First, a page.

DALLAS - Federal stimulus funding will provide a cushion for colleges and universities as they scramble to cut costs over the next two years, but prospects for 2012 and beyond are extremely uncertain, analysts at Standard & Poor's said yesterday.

At a conference on higher education in Dallas, the rating agency presented findings from key analysts on how colleges and universities might cope with a continuing downturn.

"We are generally seeing that the public universities are getting a little bit of cushion from the stimulus," said Susan Carlson, director for higher education and nonprofits at Standard & Poor's. "There's a bit of a cushion for 2010, 2011 from the stimulus, then you hit a cliff."

"If you're a private university, that cliff, depending on your endowment draw formula, could hit in 2011," she said. "Everybody needs to be prepared right now. There's a lot of slash and burn."

In addition to declining endowments, universities are suffering from the recession that has devalued homes on which parents traditionally borrowed to finance college tuition, and parents have lost their jobs. Community colleges remain great bargains, analysts noted, but enrollment there is uncertain as well.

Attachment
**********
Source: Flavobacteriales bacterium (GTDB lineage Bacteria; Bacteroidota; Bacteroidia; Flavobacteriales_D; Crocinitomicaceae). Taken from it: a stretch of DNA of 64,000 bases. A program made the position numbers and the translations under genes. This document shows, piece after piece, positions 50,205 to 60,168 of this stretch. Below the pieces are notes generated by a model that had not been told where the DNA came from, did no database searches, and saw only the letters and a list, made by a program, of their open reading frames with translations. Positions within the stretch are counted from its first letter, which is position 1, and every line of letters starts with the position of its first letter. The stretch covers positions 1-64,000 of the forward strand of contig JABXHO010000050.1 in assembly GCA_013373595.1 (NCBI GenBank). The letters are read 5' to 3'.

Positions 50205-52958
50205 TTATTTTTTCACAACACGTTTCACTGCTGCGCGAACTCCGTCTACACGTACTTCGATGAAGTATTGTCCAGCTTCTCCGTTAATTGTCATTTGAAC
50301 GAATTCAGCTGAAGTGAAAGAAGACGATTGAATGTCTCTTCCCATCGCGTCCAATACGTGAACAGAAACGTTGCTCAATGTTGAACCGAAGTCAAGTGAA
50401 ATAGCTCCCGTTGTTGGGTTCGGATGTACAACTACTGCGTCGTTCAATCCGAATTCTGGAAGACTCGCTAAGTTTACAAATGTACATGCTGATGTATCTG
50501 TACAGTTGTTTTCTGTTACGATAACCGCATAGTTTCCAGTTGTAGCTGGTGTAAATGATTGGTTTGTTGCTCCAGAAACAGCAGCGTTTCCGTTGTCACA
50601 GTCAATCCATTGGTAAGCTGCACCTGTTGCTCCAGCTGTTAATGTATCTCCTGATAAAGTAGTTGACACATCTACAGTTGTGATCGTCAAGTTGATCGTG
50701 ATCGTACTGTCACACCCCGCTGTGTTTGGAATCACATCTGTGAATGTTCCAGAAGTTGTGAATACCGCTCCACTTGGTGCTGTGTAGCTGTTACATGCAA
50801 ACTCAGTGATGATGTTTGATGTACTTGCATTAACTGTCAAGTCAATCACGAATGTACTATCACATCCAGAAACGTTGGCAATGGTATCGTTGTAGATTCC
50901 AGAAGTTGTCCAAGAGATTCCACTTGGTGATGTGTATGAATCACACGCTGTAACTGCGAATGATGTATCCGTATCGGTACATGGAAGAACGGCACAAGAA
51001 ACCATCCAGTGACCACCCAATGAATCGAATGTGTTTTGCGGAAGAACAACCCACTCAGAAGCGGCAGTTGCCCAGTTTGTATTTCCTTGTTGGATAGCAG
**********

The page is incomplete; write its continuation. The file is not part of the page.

"The managements with which we feel most comfortable are saying that they're going ahead and reducing costs," Corson said. "They're planning to use any stimulus money very effectively because they don't know what's going to happen in 2012, and they're trying to put themselves in a position as good as possible for the uncertainty coming along."

Despite the upheaval, Standard & Poor's has not dropped any public or private universities rated triple-A from that category since the recession began, noted director Jessica Matsumori. The agency rates 18 private universities AAA. Three public university systems earn the top rank: those in Michigan, Texas and Virginia.

In the first quarter of 2009, analysts have issued one upgrade - Odessa Junior College in Texas from BBB-plus to A-minus - four downgrades and 15 outlook changes.

Changes in the banking sector have kept analysts extremely busy, Carlson said.

"It has been wild," she said. "Our sector has never been busier. First, we're doing the auction rate, then we're doing the [variable-rate demand bonds], then we're doing the VRDBs because they don't like the underlying liquidity bank. Now, we're doing the VRDBs that are shifting terms of dailies to weeklies to a year, to 13 months, to fixed-rate terms."

And the ongoing hardship in the financial world is still hitting universities, she said.

"We were talking this week with a triple-A-rated institution who said their bank wanted to raise [the liquidity facility rate] from 18 basis points to 90," Carlson said.

More institutions are likely to follow the example of the universities of Minnesota and Virginia and issue Build America Bonds, she said. Minnesota offered $35 million of taxable, general obligation BABs that represented the first use of the bonds by a university.

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